Isn’t it just another day?: Review of Simply Tuesday by Emily P. Freeman

It doesn’t have the reputation of Monday or the comical-but-sometimes-annoying association with camels of Wednesday. It’s not the weekend (Friday) or almost the weekend (Thursday).

It’s simply Tuesday. So, what’s the big deal?

Simply-Tuesday-3D2Emily Freeman wrote a whole book about it called, wait for it, Simply Tuesday: Small-Moment Living in a Fast-Moving World. And it has redeemed Tuesdays in my mind. (Disclaimer: I received a free copy of the book in exchange for my review.)

If your life feels like a hamster wheel or a merry-go-round, if pursuing your dreams is leaving you feeling deflated, this book is a refreshing reminder that it’s okay to slow down, live small and relish the life you’re already living.

I’m a little bit torn, though, because I’ve been encouraged recently by books that promote hustle and calling and going after what you were meant to do. Still, I think Freeman’s book is like a checks-and-balances offering in a world that constantly pressures us to do more, be more, and want more. Simply Tuesday presses pause on all of that and says things like this:

Home often comes when we’re waiting for the next big thing and finding home is often different from what we think it will be. We think we’re looking for a gate to something more or something different, but instead we find ourselves in a cul-de-sac. Home often seems to show up on Tuesday mornings rather than on Saturday nights. While we stand on tiptoe looking ahead, home whispers, Come sit for a while and take a breath. Perhaps you’re already here. (p. 59)

Freeman addresses areas of work, home, people, and soul in regards to Tuesday, as well as what lies beyond Tuesday. Her words offer practical, down-to-earth wisdom, and it’s not always easy to bear. She uses a bench metaphor throughout the book, and at times, though my soul felt like I wanted to sit on the bench, I almost felt like I needed to be forced onto the bench.

To sit. And look. And linger.

I suspect that Freeman’s words will sink deeply into my heart and mind with time. What she offers from what she has found is hope even if life doesn’t feel big and important. There’s no pity party here, and this is not like a support group for benchwarmers or those who are always picked last. It is an invitation to embrace the little and let go of the result, without expectation that small will certainly equal big in the end.

She writes:

These days I am careful not to color the word small in negative shades, as if it were something to run from or escape. I want to start small because I’m human and dependent, not in hopes that my small will grow into something bigger. … Small things don’t always turn into big things. But all things begin small, especially in the kingdom of God. (p. 239)

Simply Tuesday was my introduction to Freeman’s writing. To find out more about her and her other writings, visit her website here.

An invitation to be who you are: Review of Brave Enough by Nicole Unice

“Brave” is not a word I use to describe myself. I’m more of the timid and anxious variety. “Brave” makes me think of warriors and pioneers and go-getters who tackle every challenge that comes their way.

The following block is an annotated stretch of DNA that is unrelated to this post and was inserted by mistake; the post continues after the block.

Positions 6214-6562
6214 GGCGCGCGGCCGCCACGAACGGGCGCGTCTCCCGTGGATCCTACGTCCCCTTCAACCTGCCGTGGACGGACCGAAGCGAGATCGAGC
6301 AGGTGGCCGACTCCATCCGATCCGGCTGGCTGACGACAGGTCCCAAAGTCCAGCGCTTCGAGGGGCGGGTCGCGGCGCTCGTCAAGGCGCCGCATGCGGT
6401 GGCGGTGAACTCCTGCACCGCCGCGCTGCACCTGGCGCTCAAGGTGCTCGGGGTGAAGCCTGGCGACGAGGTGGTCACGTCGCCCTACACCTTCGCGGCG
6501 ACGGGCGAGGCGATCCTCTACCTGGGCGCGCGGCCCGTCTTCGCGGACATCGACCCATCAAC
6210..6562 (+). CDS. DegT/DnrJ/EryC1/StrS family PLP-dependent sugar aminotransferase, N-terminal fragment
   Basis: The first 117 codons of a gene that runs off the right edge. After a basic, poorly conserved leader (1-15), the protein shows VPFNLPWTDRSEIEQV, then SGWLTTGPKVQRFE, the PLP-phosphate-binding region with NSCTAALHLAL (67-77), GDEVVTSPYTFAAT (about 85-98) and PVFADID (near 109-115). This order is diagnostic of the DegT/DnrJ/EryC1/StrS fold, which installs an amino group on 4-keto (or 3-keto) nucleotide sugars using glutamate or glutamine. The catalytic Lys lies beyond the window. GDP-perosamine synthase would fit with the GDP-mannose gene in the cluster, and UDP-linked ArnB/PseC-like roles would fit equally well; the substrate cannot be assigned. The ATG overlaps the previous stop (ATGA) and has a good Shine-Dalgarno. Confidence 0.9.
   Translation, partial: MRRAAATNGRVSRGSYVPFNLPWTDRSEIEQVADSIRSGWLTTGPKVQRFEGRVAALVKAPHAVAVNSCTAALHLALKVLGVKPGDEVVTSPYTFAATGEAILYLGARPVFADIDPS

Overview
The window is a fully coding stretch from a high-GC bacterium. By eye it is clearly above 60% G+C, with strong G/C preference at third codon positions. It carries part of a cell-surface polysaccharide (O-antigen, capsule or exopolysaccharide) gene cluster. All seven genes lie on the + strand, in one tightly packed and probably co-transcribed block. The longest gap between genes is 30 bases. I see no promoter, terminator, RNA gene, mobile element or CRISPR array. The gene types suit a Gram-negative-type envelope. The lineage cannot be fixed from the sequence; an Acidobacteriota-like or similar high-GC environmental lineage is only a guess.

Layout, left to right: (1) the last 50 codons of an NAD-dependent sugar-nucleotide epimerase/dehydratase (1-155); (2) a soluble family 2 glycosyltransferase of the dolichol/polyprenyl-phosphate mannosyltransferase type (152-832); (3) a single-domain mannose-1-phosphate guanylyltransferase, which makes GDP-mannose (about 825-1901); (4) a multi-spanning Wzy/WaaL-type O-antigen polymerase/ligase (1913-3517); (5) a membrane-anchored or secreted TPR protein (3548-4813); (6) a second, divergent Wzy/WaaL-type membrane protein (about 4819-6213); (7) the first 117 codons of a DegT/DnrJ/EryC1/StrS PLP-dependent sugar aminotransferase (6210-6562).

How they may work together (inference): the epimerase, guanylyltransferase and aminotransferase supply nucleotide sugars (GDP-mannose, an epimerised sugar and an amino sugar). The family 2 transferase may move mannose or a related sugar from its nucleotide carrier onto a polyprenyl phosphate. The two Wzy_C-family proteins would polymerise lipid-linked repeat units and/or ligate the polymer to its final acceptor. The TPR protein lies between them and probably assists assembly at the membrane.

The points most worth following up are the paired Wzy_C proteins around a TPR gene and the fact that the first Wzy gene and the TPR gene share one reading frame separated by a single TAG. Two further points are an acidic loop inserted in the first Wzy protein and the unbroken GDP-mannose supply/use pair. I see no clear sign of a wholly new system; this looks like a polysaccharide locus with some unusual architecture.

brave enoughSo, I was interested in this book by Nicole Unice, Brave Enough, because of the implication that I might have this bravery thing all wrong. I trust Nicole as a writer. She gently guided me through all my issues a few years ago in her first book, She’s Got Issues, and she speaks as someone who knows what she’s talking about because she’s just like the rest of us. No high horse, here. Nicole shares stories of imperfection and weakness, and for this, I am grateful. (Disclaimer: I received a free copy of the book in exchange for my review.)

Brave Enough calls us to “get over our fears, flaws and failures to live BOLD and FREE.” Who wouldn’t want that? And from page one, she inspires us to imagine what that kind of life would look like.

What if, starting today, starting right now, you weren’t scared anymore? What if that worried energy were gone? …. What would you do? Who would you be? How would you live bigger? (p. xiii)

When I started reading this book, I was in the midst of a situation that had me very worried. And I was weeks away from a 10-day mission trip to Kenya. The words of this book were as applicable on that adventure as I’ve found them in my daily life since then. I need the challenge to live courageously in my day-to-day activities.

Nicole breaks the book down into characteristics or actions of brave-enough women. And each chapter ends with questions for reflection and a prayer related to the chapter’s theme. Most are the kind of questions I need to take more time with. (And definitely grab a notebook before you start this book. Lots of opportunity to journal and reflect.)

There’s also a section at the end for further contemplation about the Scriptures she used throughout the book and a space to think about what section might be the most applicable in this season. (A DVD curriculum is also available if you’re looking for a group study.)

Bottom line: Nicole understands the issues and challenges women face because she faces them too! And her heart for leading women beyond those issues and challenges is evident in her writing. I highly recommend both of her books for spiritual growth.

Why my vocabulary is changing (and so is my life): Review of For the Love by Jen Hatmaker

I may be slightly obsessed with all things Jen Hatmaker. The lady is funny and real and challenging in an inspiring sort of way. Her books 7 and Interrupted have changed my life in ways I can hardly describe.